Here are the Table of Contents, Introduction, and Chapter One of
How Canine Comedy Helped Me Cope with Personal Tragedy
Table of Contents
Chapter 1. One Paraplegic, Two Pedestrians, and a Bozo 5
Chapter 2. The Pink Gorilla and Other Critters 13
Chapter 3. Sympathetic Reflexes? 20
Chapter 4. Against All Expectations 35
Chapter 5. Pugged 41
Chapter 6. The Case of the Missing Snout 55
Chapter 7. The Dog Trainer 61
Chapter 8. The Banshee Shrieks 69
Chapter 9. The Velcro Pug 81
Chapter 10. The Other Woman 91
Chapter 11. Canis Piranhis 103
Chapter 12. Abba Abba Abba 115
Chapter 13. See No Evil, Hear No Evil 126
Chapter 14. The Dog Smells 133
Chapter 15. The Carolina Clown Dog 142
Chapter 16. Love is Lovelier the Second Time Around 154
Chapter 17. Taking Care of Business 170
Chapter 18. The Chinese “Gang of Three” 179
Chapter 19. Grandmum’s Camp 194
Chapter 20. What’s Up, Doc? 203
Chapter 21. Dog Fight at the OK Corral 214
Chapter 22. Rainbow Bridge 219
Chapter 23. Filling a Costume and Filling a Space 224
Chapter 24. Foster Parents Again 234
Chapter 25. Chipper Chopper 248
Chapter 26. Teaching a Pug, Learning a Lesson 260
Chapter 27. A True Pug 274
Chapter 28. Sarah Rules with Sarah’s Rules 281
Author’s Note 286
Reference Notes 289
This is a relatively “feel good” book about dogs – but not completely, because, after all, a dog’s life is shorter than a human’s. Many of the anecdotes in the book will make you laugh, but a couple of them may make you cry. By reading how I fumbled and bumbled along, learning to take care of the three pugs that my husband Bill and I adopted, as well as a number of foster pugs, you also may become more knowledgeable about the pug breed and the issues that affect these funny, flat-faced little urchins. Overall, what you’ll find here is a lighthearted look at ten years of living with the most delightful dogs I’ve ever met.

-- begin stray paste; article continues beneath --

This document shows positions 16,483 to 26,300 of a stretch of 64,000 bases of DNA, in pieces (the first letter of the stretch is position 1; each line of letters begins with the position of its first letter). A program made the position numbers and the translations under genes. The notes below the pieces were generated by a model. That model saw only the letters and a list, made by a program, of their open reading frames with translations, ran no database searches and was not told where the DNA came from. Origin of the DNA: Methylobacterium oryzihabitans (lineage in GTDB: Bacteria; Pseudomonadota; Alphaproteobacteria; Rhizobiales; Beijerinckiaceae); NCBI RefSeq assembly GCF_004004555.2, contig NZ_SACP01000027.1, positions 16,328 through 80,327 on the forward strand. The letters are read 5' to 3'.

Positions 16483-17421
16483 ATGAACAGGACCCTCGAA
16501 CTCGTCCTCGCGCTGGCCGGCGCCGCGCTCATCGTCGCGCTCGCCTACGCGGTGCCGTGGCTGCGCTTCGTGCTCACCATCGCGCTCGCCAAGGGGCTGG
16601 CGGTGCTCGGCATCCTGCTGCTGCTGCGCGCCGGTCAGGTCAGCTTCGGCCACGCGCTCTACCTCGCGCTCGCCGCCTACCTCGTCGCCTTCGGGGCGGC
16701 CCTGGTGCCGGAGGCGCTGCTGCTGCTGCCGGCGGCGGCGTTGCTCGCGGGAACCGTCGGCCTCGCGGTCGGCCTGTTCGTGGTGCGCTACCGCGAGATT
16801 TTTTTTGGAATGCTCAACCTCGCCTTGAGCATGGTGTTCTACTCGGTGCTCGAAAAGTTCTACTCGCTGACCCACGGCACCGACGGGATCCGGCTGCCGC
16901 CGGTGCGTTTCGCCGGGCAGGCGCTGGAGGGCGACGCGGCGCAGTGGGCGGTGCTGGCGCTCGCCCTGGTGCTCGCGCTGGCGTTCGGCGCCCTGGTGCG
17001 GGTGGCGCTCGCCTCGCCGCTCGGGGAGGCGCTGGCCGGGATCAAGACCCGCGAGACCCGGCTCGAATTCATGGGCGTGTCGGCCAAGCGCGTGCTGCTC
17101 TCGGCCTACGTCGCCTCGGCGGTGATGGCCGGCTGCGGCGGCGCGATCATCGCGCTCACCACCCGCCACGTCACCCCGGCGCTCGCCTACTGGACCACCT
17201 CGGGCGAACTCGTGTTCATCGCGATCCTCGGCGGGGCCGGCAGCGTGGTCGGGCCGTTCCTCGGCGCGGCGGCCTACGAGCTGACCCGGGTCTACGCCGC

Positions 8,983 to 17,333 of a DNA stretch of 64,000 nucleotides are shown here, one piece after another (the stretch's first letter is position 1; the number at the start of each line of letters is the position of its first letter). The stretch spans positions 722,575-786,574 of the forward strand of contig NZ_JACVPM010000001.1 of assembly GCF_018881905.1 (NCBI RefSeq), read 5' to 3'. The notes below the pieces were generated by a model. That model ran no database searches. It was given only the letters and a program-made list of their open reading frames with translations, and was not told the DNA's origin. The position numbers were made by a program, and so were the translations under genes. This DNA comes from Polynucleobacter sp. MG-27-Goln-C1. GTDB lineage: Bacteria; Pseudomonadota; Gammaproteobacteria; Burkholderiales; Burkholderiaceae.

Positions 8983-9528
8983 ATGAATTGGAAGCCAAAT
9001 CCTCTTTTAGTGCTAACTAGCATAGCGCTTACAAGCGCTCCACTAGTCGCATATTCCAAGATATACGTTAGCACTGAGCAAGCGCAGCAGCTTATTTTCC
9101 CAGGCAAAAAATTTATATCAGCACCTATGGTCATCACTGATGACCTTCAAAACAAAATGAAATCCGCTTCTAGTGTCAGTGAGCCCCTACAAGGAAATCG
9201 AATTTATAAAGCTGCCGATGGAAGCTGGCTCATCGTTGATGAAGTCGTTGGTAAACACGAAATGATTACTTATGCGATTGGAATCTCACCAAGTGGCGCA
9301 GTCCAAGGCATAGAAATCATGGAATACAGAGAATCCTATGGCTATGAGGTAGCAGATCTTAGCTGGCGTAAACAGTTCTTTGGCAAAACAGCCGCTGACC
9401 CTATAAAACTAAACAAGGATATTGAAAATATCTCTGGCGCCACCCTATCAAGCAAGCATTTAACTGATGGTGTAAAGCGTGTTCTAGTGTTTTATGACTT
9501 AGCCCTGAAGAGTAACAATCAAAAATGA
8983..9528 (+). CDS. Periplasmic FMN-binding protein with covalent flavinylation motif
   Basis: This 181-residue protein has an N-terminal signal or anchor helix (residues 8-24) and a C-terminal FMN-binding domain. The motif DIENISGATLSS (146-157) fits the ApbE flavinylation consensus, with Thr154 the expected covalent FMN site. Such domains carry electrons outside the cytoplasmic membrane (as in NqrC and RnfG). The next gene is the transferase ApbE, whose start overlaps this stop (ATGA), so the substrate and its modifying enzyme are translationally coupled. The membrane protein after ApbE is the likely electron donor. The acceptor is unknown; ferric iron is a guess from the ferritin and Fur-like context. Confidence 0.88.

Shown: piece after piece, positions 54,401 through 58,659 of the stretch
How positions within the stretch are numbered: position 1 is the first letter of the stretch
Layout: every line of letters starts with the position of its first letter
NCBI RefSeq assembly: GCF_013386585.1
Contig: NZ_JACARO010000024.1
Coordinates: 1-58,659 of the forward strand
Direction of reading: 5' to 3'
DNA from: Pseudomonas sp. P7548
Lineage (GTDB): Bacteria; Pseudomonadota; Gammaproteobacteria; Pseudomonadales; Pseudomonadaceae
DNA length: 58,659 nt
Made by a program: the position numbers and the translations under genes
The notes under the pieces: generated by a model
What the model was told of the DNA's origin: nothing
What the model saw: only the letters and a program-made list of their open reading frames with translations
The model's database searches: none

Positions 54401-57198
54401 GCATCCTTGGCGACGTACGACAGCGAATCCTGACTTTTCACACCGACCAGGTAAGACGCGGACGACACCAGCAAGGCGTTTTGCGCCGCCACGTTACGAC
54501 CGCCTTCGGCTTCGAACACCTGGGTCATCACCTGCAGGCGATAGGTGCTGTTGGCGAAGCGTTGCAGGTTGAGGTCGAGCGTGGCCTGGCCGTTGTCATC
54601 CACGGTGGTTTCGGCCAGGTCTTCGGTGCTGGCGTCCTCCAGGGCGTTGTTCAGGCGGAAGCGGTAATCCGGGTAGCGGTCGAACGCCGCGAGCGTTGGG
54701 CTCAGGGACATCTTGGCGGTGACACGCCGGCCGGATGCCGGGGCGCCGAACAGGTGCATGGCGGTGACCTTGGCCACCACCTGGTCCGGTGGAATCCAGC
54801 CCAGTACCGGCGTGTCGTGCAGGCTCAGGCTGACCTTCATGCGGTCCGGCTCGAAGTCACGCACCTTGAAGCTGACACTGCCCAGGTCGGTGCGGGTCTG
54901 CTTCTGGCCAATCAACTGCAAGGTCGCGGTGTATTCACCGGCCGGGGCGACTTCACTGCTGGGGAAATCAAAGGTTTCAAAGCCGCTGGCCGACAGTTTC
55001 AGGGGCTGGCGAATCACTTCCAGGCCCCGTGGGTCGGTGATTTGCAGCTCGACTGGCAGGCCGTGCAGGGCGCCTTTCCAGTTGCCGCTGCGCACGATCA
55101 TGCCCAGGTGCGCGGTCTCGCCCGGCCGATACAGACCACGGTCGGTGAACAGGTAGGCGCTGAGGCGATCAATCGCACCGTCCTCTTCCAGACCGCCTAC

The fact that I can use the term “lighthearted” in relation to these ten years is a testament to the flat-faced, frog-eyed pugs who filled my life with companionship, cuddling, and more than a little comedy. At the top of my career as a nursing professor, I developed a painful neurological illness that severely limited my activity and damaged my autonomic nervous system, which governs the vital bodily functions we normally don’t think about, such as maintaining adequate blood pressure, making blood cells, and managing the immune system. As a result of this disease, I lost my career and was expected to lose my life.
Then I was introduced to my daughter’s pug, whose calm and cuddly presence seemed to work wonders on my body. Instead of dying, I began a degree of recovery – so, Bill and I adopted one, then two, and then three pugs. Learning to live with these pint-sized rascals involved adventure and misadventure, comedy and tragedy. These funny little dogs helped me develop a new, fulfilling life beyond my lost career, and, most important of all, they helped me laugh and live with my illness.
Bill and I are besotted with our pugs because of their unique and sometimes peculiar personalities, as well as the many positive attributes they share with other members of their breed. Most pugs are good with kids, other dogs, and cats. They don’t need much exercise or grooming, and they’re great apartment dogs and superb lap dogs. They usually are not yappy, and they rarely become problem barkers. They’re playful and, let’s face it, they are so darn cute!
These highly desirable traits have helped the pug to consistently rank among the 20 (out of over 150) most popular breeds in the U.S. However, the very characteristics that make pugs so adorable in the first place may cause serious health problems for these little dogs. In this book, as you follow my adventures and misadventures with our pugs, you’ll also learn about both the positive and the negative aspects of having a pug. If, at some point, you should consider adopting a pug, it’s important to do so with knowledge of the potential drawbacks as well as the delights of pug ownership.
A few words about the terminology in this book: I consistently use the pronoun “who,” not “which,” when referring to dogs – in spite of those wavy green lines that Microsoft Word inserts to alert me that this is grammatically incorrect. On the other hand, I do sometimes use the term “owner,” particularly when the text refers to obtaining or surrendering ownership of a dog, which are legally binding processes. Finally, when speaking of a hypothetical dog, I usually use a masculine pronoun, mostly to avoid confusion with my two female pugs.